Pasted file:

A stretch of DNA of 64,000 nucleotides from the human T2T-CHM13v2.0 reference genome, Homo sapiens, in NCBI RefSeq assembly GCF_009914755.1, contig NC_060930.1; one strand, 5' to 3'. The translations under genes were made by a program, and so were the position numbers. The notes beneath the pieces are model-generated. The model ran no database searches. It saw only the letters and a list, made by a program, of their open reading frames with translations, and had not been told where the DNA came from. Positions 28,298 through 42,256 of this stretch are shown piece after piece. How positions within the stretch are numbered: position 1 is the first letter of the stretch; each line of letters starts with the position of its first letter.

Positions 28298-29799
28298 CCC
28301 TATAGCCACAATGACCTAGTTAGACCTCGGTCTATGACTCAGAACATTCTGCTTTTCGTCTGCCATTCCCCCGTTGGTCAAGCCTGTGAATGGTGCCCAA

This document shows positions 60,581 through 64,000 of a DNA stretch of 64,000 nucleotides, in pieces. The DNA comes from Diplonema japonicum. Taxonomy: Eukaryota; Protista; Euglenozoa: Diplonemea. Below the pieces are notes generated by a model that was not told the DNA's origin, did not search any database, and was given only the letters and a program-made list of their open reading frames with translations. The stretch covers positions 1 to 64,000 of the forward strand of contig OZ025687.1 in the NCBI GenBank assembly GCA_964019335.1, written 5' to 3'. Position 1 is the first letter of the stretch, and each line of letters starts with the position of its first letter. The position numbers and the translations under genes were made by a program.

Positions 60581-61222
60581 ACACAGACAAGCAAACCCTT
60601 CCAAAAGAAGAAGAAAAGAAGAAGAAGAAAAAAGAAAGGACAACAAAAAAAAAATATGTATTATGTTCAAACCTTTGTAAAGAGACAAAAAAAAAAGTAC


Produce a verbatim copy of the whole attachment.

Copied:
A stretch of DNA of 64,000 nucleotides from the human T2T-CHM13v2.0 reference genome, Homo sapiens, in NCBI RefSeq assembly GCF_009914755.1, contig NC_060930.1; one strand, 5' to 3'. The translations under genes were made by a program, and so were the position numbers. The notes beneath the pieces are model-generated. The model ran no database searches. It saw only the letters and a list, made by a program, of their open reading frames with translations, and had not been told where the DNA came from. Positions 28,298 through 42,256 of this stretch are shown piece after piece. How positions within the stretch are numbered: position 1 is the first letter of the stretch; each line of letters starts with the position of its first letter.

Positions 28298-29799
28298 CCC
28301 TATAGCCACAATGACCTAGTTAGACCTCGGTCTATGACTCAGAACATTCTGCTTTTCGTCTGCCATTCCCCCGTTGGTCAAGCCTGTGAATGGTGCCCAA

This document shows positions 60,581 through 64,000 of a DNA stretch of 64,000 nucleotides, in pieces. The DNA comes from Diplonema japonicum. Taxonomy: Eukaryota; Protista; Euglenozoa: Diplonemea. Below the pieces are notes generated by a model that was not told the DNA's origin, did not search any database, and was given only the letters and a program-made list of their open reading frames with translations. The stretch covers positions 1 to 64,000 of the forward strand of contig OZ025687.1 in the NCBI GenBank assembly GCA_964019335.1, written 5' to 3'. Position 1 is the first letter of the stretch, and each line of letters starts with the position of its first letter. The position numbers and the translations under genes were made by a program.

Positions 60581-61222
60581 ACACAGACAAGCAAACCCTT
60601 CCAAAAGAAGAAGAAAAGAAGAAGAAGAAAAAAGAAAGGACAACAAAAAAAAAATATGTATTATGTTCAAACCTTTGTAAAGAGACAAAAAAAAAAGTAC